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Monday, September 26, 2005

Vision and Leadership in the E-Learning Organization


What are defining characteristics of vision in an e-learning organization? With all the talk about vision and mission, are people really taking the time to speculate on what that might look like?

While individuals understand the role of vision in an organization, the importance of vision is even more pronounced in an e-learning organization, where communities of practice include team members who are often separated by time and place, but united by technology.

Characteristics of vision in an e-learning organization can include the following:

Future-based: It is flexible, and attainable in the near future, with long-range goals also in place. It is not too rigid a vision, a dn it accommodates individual differences, locations, technology, and cultures.

Open-ended: A vision open enough for individuals to see themselves in the picture. The desired outcomes involve behaviors that the individual finds appealing and potentially enriching.

Connected: A connection is established between the individual and the leaders who articulates the vision. The result is deep identification with the concept, which leads to an understanding of self, society, and community.

Engaged Affect: It has the capacity to inspire, inflame, and to result in ongoing commitment and persistence in spite of discouraging events.

Tolerance for Frustration: The vision encourages delayed gratification, and provides a mechanism for overcoming frustration.

Collective: The vision encourages individuals to release their individual goals and objectives and to substitute a collective one, where the good of the whole is valued over individual gain.

Creative contribution: The vision inspires one to contribute one's individual, unique talent within a team, and to modify one's skills to adapt oneself to meet the needs of the group, and to achieve the collective goals.

Distributed teams / Virtual collaboration: Individuals see how they fit within the vision, and they contribute their part by means of virtual collaboration in a highly distributed environment.

Articulated in multiple delivery modes: The vision can be articulated and realized by means of multiple modalities, including text, streaming media, audio, graphics, movies.

Collective contributions: Resources -- time, talent, funds, equipment, ideas -- are contributed "any time / any place."

Leaders and Vision in the E-Learning Organization

E-Learning Queen Being Queenly - sketch by susan smith nash

James McGregor Burns, whose classic works on leadership closely examine the characteristics of the world's great leaders has, after decades of study, concluded that all great leaders have in common a few defining characteristics.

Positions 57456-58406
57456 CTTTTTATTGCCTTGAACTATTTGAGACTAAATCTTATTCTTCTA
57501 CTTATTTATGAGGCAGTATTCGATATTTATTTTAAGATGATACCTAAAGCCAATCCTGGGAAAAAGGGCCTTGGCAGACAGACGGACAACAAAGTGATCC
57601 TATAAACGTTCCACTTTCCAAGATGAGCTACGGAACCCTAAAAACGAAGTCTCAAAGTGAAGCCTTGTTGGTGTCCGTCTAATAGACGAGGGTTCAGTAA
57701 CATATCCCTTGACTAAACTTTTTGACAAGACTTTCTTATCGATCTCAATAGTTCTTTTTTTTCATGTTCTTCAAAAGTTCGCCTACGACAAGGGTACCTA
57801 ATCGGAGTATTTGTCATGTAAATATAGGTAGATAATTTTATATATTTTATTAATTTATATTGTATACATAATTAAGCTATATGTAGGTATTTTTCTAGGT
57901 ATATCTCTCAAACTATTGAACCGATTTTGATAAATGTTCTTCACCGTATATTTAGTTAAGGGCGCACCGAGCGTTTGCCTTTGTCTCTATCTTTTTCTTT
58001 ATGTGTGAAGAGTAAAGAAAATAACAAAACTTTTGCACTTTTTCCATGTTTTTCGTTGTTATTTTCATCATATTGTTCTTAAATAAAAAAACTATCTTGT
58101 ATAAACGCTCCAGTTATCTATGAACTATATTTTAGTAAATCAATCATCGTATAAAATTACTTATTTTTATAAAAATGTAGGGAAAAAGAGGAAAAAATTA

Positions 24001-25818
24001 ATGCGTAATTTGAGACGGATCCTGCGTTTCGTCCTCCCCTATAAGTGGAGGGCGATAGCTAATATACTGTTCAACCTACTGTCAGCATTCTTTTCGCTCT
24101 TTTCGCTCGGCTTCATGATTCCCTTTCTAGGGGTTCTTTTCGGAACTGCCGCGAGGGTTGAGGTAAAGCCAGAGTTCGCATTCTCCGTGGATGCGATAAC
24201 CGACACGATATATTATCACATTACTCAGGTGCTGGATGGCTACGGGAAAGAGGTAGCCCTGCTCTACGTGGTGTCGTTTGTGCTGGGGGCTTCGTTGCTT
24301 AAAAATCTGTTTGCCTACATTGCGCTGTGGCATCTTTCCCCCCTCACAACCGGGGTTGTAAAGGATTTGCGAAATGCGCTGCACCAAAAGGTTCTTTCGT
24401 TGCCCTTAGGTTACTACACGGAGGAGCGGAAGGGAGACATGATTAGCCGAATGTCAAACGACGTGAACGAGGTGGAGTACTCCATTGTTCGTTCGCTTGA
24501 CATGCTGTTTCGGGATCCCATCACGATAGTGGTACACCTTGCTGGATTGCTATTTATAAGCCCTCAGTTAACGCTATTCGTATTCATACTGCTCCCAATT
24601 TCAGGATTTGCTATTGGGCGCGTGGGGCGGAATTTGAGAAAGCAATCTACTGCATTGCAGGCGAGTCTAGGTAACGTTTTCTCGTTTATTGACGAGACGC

The first, the power to inspire, motivate, and transform, is based on the ability to develop a vision for oneself and one's fellow human beings.

The second, a firm inner commitment to a personal vision, involves the willingness to listen, observe, absorb the anxieties of the times and to be willing to rise to all challenges.

The desire to learn is also the desire for positive transformation, and the ability to transcend the self-limiting attitudes and circumstances that one faces when one least wants or expects it.

James McGregor Burns maintains that leadership involves inspiring and motivating individuals, and thereby persuading them to want to become followers and leaders simultaneously. Vision is the unifying force.

Bernard Bass finds that charismatic leadership inspire and motivate through the force of personality, and that their ability to communicate a vision encourages projection and affiliation.

Manfred Kets de Vries suggests that charismatic leaders convince followers to give up their narcissistic needs and to project them onto the leader. Thus, they are able to make others responsible for their destiny, in the hopes of active transformation where the leader is the instrument, the change agent. Thus, the charismatic leader allows the followers to see the realization of their hopes and dreams.

The desire to learn, the hunger for knowledge needed to implement a vision -- these are the characteristics that define the transformational leader. Leaders in the e-learning organization, with a profound dedication and commitment to the pursuit of knowledge and lifelong learning, must understand that in order to innovate, adapt, and survive, they must exhibit the qualities of great leaders. This involves being able to grasp, define, and articulate the vision in a way that motivates team members in the community of practice to work together.

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